Our running group in Denver, Runners Edge of the Rockies is large and breaks into different pace groups.  Our coach constantly reminds the pace group leaders to keep their pace group two wide for safety reasons.  Pace group leaders are also responsible to be aware of what is going on. For example, if a bike or runner is heading towards us, they will yell out, “bike up” or “runner up” and the pace group then tightens up so they can safely pass.

If you run bike trails at night, be sure you are visible by wearing a headlamp, flashing safety light and reflective running gear. Bike riders approaching both in front or behind you will appreciate it as you appreciate it when they are visible.

So while on the trails, use and be aware of “on your left,” its just good etiquette and will keep your running safe!  Happy trails to you!


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  • Chantal says:
    May 25, 2012 10:38 AM

    Ok, my problem is that I say “on your left” when I pass others and 9/10 they hop to the left right in front of me!!??
    I think they only hear the word “left” and zone out.
    Now I either say, “Runner coming through” or “Make a hole”.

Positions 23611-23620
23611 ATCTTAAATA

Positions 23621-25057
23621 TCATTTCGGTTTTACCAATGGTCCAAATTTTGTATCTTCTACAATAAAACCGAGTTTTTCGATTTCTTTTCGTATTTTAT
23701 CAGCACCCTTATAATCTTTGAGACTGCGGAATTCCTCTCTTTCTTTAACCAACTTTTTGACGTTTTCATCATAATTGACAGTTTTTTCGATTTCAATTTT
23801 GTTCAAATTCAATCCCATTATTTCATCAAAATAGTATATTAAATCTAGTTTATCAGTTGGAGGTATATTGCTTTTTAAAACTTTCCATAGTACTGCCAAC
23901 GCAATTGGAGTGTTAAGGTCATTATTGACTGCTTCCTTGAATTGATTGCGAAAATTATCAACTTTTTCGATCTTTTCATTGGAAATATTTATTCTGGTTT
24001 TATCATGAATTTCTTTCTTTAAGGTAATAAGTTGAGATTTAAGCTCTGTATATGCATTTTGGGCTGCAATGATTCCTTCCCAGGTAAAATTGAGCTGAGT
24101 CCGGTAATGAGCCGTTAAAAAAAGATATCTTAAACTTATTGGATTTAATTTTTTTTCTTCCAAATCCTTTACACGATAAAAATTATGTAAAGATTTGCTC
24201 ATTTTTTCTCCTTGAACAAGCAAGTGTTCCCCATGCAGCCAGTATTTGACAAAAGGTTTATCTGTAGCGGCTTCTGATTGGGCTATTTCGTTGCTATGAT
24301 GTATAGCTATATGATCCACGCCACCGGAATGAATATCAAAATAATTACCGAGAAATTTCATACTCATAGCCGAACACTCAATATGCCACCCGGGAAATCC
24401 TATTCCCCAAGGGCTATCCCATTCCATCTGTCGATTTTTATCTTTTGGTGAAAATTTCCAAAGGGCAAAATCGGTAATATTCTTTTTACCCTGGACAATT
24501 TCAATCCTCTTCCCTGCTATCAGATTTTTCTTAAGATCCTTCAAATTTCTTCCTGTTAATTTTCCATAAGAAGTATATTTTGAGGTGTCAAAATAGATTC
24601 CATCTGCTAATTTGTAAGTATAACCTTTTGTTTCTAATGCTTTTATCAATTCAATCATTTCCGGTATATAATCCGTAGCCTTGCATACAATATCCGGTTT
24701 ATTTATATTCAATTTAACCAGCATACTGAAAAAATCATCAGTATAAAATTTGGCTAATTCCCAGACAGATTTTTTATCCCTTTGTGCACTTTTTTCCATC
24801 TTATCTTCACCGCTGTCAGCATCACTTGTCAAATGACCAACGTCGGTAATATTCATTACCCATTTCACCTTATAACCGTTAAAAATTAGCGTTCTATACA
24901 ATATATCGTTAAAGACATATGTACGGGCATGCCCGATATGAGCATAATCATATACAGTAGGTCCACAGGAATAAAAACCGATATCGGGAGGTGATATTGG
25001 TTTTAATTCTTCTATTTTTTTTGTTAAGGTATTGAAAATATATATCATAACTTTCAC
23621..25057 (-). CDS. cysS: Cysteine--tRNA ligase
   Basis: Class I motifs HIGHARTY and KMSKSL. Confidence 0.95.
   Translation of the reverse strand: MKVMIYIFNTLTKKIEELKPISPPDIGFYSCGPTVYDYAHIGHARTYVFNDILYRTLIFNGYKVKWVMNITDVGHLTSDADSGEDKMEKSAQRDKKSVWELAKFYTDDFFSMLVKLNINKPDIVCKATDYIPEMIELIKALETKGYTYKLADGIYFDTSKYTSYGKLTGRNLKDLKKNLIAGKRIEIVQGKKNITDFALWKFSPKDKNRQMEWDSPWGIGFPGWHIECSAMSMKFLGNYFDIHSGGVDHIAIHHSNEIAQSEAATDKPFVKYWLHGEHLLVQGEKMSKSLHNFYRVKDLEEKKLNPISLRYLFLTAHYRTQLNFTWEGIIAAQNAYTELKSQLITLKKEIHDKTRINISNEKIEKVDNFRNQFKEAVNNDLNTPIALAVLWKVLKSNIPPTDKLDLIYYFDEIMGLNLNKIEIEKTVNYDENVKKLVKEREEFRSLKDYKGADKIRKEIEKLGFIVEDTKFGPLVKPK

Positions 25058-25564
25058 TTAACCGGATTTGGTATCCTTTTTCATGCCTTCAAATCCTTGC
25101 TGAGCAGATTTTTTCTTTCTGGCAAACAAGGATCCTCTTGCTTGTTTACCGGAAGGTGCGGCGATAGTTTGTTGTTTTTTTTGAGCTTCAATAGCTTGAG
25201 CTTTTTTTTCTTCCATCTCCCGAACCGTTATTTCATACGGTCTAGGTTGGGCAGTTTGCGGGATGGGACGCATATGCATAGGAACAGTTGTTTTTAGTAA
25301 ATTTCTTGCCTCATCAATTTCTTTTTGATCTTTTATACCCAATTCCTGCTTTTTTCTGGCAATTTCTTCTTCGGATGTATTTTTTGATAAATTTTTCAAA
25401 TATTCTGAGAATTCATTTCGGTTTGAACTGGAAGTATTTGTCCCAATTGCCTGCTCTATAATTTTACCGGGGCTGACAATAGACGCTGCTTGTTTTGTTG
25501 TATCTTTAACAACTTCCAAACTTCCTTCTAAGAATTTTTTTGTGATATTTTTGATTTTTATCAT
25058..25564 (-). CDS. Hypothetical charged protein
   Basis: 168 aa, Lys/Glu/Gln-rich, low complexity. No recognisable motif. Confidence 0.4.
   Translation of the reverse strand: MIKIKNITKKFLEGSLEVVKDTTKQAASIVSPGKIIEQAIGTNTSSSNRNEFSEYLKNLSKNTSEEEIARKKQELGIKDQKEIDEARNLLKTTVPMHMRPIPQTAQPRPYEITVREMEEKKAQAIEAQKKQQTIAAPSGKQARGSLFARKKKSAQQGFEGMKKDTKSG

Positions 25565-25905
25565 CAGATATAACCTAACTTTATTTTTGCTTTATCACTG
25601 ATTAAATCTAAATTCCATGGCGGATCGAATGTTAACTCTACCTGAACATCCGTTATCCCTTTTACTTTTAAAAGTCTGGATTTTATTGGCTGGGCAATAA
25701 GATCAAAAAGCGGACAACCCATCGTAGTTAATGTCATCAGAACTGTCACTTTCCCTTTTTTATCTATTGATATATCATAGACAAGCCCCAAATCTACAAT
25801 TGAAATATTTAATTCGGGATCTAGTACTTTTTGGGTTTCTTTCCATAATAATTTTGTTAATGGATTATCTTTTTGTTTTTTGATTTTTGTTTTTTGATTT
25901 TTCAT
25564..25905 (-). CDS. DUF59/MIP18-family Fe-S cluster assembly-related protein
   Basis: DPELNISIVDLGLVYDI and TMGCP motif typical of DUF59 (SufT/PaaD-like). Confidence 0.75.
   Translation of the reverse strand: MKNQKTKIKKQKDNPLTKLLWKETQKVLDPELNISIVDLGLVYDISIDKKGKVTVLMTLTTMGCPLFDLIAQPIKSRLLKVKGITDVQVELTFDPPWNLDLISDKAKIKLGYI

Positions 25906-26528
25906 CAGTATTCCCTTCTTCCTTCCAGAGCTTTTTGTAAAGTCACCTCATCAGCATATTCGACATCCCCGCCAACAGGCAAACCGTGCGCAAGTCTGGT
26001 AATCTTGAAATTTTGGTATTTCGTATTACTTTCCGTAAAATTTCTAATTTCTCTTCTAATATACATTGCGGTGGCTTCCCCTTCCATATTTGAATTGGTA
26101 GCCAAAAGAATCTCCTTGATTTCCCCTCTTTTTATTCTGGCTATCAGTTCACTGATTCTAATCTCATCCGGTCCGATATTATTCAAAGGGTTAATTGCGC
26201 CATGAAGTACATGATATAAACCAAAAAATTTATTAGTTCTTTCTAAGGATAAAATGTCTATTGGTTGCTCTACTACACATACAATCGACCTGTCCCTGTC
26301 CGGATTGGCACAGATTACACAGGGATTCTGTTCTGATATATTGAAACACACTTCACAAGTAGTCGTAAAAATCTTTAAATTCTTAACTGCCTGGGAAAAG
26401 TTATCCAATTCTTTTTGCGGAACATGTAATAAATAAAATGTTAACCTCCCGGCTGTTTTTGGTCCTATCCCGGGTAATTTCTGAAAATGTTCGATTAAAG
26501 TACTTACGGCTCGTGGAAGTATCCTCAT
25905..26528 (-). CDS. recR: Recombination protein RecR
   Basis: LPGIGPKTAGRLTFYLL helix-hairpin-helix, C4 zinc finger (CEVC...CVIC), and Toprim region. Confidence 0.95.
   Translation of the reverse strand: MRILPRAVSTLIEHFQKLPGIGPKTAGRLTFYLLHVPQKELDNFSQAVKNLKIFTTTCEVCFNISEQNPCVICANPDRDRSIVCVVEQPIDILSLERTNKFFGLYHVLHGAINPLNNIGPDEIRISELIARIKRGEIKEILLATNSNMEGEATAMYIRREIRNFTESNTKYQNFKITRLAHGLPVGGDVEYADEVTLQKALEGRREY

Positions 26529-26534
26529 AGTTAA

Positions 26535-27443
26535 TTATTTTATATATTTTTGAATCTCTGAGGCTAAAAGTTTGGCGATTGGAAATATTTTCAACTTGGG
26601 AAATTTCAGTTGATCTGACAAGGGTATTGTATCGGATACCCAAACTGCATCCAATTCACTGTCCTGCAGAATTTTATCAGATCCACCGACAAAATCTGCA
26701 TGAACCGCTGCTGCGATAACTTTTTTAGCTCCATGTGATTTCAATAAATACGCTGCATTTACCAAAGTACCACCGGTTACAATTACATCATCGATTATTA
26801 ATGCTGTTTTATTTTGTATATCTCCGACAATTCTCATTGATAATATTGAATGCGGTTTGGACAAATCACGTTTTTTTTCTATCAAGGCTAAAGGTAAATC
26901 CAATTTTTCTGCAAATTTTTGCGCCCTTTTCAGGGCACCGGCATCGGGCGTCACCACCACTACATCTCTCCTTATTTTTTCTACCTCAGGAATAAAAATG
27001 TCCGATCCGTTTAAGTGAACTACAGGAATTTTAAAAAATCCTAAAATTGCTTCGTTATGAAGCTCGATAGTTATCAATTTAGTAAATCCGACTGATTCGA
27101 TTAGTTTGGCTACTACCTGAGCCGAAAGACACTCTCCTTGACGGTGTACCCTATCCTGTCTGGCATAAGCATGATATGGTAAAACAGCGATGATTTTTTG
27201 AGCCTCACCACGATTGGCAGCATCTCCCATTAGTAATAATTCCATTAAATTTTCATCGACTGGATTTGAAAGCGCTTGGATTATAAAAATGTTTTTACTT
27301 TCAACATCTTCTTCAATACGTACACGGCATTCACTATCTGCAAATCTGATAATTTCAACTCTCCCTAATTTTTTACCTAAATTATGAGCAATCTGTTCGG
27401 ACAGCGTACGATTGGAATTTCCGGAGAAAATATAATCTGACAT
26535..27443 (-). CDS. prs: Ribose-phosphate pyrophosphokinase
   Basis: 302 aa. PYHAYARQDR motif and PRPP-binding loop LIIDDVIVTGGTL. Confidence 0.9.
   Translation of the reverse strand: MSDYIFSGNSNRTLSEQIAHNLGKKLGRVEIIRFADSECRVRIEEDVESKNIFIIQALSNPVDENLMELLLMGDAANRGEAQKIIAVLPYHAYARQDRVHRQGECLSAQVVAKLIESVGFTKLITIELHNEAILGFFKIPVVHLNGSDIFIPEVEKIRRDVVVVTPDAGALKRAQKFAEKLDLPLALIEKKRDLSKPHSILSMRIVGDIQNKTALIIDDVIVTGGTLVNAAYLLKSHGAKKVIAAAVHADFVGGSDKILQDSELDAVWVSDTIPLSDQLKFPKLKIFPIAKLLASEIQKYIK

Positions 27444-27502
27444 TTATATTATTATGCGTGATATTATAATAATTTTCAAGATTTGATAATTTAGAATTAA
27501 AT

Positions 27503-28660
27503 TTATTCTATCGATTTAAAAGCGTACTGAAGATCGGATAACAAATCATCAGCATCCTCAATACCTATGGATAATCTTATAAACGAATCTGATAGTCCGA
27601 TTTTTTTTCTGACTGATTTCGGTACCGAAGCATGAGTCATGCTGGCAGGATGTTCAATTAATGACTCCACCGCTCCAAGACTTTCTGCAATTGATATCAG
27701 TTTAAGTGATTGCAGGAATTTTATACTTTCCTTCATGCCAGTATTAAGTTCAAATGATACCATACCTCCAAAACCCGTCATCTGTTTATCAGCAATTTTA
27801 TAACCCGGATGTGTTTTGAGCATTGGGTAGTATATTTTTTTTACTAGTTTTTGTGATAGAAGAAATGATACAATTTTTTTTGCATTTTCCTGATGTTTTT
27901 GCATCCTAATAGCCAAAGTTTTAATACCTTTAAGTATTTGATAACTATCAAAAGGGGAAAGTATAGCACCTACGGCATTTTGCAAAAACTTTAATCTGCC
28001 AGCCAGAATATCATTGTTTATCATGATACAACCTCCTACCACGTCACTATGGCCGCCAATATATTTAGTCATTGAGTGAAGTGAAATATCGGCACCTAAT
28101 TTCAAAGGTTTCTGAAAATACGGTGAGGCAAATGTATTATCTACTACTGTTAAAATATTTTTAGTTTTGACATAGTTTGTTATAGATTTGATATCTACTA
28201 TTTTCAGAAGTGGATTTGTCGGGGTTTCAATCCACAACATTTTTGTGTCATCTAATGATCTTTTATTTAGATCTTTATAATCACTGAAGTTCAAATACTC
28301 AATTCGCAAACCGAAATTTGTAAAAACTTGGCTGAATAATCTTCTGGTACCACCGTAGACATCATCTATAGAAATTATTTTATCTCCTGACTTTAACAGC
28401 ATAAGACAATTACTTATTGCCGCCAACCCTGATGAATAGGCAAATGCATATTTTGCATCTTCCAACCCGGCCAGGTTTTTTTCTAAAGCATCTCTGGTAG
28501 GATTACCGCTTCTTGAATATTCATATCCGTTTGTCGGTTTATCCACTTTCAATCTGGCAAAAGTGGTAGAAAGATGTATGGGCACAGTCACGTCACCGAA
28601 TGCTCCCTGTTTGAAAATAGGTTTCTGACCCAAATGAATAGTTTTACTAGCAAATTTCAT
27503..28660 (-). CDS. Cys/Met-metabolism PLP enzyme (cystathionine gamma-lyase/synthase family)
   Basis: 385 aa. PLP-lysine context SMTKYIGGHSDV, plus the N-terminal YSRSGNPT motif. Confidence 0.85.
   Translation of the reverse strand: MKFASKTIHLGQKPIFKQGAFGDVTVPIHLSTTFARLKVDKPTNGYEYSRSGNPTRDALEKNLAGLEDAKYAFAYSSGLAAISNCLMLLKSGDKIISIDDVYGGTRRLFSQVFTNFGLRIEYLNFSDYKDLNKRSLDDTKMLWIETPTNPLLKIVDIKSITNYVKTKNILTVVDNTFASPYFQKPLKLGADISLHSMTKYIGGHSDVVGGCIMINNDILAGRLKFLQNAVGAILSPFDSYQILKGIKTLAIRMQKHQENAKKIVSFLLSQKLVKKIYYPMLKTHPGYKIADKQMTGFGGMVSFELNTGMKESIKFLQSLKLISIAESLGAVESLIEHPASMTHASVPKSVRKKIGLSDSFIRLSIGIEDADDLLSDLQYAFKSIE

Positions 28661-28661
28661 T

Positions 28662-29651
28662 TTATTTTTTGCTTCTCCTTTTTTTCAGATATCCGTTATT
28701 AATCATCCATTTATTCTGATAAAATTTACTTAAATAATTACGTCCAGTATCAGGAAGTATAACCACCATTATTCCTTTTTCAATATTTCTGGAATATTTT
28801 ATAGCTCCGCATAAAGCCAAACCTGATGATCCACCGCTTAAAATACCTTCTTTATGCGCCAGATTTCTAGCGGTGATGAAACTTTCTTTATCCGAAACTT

• Chris Bielinski says:
    May 25, 2012 2:10 PM

    I find the majority of runners observer proper etiquette concerning trail usage and letting others know when you are passing. The problem is many of the cyclists don’t feel the need to say anything as they go flying by inches from your left shoulder or you have two cyclists riding side by side coming towards you and they expect you to jump to your right. No matter if I am out running, walking my dog or biking myself the majority of cyclists have very little trail etiquette. It seems the more “geared up” cyclists (with matching jersey, shorts, shoes, hat, helmet) the worse they are.

    • Jim Lynch says:
      May 26, 2012 5:50 AM

      I certainly have found this to be true Chris and you are correct, the more “geared up” cyclists are the word they are. I know the bike path is for everyone to enjoy but there are certain cyclist that seem to think safety rules do not apply to them. I will say though, the majority are courteous.